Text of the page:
There is good news if you desire to serve in the military, but you have a previous arrest for marijuana possession. The United States Army is issuing an increasing number of enlistment waivers to those who have smoked pot and also want to serve their country. These waivers allow previously disqualified applicants to now enter the Army.
The increase in waivers reflects the Army’s difficulty in achieving its ever-increasing recruiting goals. In 2016 the Army enlisted approximately 63,000 recruits. That number increased to approximately 69,000 last year. The Army’s goal in 2018 is to enlist 80,000 recruits. The need for new soldiers comes as Congress has reversed trends begun in the Obama administration to downsize the military.
And, the number of waivers granted for marijuana users, while relatively small, nonetheless is increasing rapidly as well. In 2016, there were 191 waivers granted. That number increased substantially, to more than 500, last year. While small compared against the total number of recruits enlisted, the increasing number of waivers granted is especially significant considering that just three years ago, no such waivers were granted. This substantial increase is one way officials are attempting to comply with directives to expand the Army’s size.
“Provided they understand that they cannot do that when they serve in the military, I will waive that all day long,” said Major General Jeff Snow, head of the Army’s recruiting command. Previously, a two-star officer like Snow had to grant the waiver. Now, he said, that authority has been delegated to the level of a lieutenant colonel. The change was made for fiscal year 2017. “The big thing we’re looking for is a pattern of misconduct where they’re going to have a problem with authority,” Snow said. “Smoking marijuana in an isolated incident as a teenager is not a pattern of misconduct.”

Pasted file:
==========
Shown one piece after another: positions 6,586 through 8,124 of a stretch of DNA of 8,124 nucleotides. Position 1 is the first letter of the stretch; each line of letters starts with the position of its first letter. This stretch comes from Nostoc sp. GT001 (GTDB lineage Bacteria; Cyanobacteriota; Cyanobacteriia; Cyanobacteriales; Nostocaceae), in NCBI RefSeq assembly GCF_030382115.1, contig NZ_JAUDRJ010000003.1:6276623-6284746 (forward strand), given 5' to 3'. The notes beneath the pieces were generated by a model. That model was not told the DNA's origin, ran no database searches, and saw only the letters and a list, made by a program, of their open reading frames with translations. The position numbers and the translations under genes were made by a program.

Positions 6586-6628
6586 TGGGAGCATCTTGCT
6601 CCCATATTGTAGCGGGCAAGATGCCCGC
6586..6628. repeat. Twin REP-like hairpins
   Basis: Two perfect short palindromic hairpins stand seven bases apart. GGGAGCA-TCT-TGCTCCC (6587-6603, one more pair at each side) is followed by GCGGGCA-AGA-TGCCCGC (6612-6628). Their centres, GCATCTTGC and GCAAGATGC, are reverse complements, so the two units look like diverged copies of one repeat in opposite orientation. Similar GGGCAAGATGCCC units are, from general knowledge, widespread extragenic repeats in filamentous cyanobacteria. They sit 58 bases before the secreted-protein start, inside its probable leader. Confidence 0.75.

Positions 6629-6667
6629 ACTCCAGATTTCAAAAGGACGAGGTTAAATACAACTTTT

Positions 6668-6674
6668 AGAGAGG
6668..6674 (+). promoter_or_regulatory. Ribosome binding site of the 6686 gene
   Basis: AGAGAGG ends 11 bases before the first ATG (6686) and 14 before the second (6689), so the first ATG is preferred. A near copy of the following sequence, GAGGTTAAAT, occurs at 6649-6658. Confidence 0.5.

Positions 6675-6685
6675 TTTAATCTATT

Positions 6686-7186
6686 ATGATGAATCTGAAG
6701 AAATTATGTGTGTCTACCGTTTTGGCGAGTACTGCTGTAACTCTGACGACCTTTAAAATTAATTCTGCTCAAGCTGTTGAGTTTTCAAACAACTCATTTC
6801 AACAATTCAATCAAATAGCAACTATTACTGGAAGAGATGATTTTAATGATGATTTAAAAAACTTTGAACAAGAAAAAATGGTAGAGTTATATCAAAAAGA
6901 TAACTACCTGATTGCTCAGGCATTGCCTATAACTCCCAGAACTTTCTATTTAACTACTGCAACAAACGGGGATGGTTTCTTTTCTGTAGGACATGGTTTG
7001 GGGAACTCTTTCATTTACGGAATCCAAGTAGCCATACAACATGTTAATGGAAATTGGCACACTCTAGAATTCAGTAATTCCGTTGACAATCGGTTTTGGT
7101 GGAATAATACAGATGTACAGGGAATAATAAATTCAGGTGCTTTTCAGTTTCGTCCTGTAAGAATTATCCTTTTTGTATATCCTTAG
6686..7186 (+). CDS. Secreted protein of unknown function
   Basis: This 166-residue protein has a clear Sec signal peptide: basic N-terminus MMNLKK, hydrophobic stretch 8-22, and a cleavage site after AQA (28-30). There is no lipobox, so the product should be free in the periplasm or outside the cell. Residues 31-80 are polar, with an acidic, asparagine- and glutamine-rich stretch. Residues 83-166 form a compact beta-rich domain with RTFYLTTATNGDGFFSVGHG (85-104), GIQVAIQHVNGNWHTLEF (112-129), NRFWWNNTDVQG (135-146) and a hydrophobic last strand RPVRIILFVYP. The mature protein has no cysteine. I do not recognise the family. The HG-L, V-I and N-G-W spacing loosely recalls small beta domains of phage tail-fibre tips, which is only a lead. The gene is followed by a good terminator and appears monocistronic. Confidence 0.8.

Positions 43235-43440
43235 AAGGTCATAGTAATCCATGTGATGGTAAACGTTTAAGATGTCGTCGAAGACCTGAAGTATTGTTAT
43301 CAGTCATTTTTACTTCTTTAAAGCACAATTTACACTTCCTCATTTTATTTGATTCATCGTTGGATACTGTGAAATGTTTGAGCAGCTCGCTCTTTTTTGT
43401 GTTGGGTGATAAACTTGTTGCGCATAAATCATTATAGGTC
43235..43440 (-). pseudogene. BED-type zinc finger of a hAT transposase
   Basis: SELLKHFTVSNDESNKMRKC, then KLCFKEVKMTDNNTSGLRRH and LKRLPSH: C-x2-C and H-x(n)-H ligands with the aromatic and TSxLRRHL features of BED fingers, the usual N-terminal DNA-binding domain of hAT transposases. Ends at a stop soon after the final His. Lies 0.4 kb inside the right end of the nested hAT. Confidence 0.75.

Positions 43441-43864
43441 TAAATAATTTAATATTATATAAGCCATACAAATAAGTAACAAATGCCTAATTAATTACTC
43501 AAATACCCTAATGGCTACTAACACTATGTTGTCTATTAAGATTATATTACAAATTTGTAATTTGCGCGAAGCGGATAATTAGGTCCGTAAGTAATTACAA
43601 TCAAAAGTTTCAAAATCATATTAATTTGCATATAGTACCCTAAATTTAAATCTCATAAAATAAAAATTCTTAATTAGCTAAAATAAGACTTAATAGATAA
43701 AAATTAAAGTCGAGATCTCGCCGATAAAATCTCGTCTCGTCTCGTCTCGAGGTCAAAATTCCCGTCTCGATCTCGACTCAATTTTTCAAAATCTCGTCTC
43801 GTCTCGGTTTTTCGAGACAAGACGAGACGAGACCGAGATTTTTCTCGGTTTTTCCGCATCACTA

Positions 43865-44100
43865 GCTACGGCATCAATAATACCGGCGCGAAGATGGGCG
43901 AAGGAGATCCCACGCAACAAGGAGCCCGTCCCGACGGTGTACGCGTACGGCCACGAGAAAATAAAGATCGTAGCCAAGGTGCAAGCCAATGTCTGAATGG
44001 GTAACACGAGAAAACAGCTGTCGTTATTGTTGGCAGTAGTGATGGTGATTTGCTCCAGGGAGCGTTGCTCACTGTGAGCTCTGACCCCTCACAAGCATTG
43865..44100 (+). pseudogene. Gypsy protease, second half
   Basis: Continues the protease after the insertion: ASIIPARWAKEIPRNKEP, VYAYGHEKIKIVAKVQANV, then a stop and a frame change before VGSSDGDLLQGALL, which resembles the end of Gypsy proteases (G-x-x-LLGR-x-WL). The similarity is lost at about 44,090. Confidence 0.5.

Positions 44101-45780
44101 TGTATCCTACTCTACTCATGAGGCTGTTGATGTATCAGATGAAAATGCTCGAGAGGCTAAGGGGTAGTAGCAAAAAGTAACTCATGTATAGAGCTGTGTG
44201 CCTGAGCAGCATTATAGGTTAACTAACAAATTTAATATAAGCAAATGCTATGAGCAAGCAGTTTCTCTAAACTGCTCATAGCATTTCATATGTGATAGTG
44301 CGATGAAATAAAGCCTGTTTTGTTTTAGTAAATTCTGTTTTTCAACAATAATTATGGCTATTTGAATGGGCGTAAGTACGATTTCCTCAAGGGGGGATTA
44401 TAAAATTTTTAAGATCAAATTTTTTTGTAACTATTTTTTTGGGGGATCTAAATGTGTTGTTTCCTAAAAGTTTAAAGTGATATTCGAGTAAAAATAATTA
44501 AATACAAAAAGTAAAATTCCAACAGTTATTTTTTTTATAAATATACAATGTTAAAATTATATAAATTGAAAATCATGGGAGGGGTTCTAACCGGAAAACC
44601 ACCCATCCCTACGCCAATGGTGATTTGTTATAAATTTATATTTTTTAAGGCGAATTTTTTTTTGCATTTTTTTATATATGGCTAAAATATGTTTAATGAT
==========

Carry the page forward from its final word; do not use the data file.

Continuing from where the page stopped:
The marijuana use waivers account for about 25 percent of the total misconduct waivers granted by the Army in the 2017 budget year. Those exclusions accounted for much of the 50 percent increase overall in recruits needing a waiver for some type of misconduct. Snow said these figures will likely rise further as more states legalize or decriminalize marijuana.
Currently, eight states – Alaska, California, Colorado, Maine, Maryland, Massachusetts, Oregon, and Washington – and the District of Columbia have fully legalized possession of small amounts of marijuana for recreational use by adults. An additional 13 states have decriminalized it, meaning possession of small amounts is considered the equivalent of a traffic citation or low-level misdemeanor with no jail time. Twenty-nine states, including Florida, along with Puerto Rico, Guam and Washington, D.C., allow the use of medical marijuana. As some of the states and territories currently permitting medical use of marijuana expand their permitted uses of marijuana, the number of the Army’s misconduct waivers for marijuana possession offenses should correspondingly rise.
The increase in marijuana-related misconduct waivers is presently limited to just the Army, and is not applicable to the Navy, Marines or Air Force. Further, the misconduct waivers are limited to relatively minor marijuana possession offenses. Therefore, generally those arrested for either possession of large amounts of marijuana, or the manufacture, distribution or sales of marijuana would not be eligible for a waiver, nor would those arrested for possession of other controlled substances.
If you or a loved one desiring to enter military service has been arrested for possession of marijuana in Duval, Clay, Nassau, Baker, Bradford, Putnam or St. Johns Counties, it is important to contact a Jacksonville criminal defense attorney knowledgeable about military misconduct waivers. Doing so will ensure the best chances of you being able to achieve your goal of entering and serving in the United States military.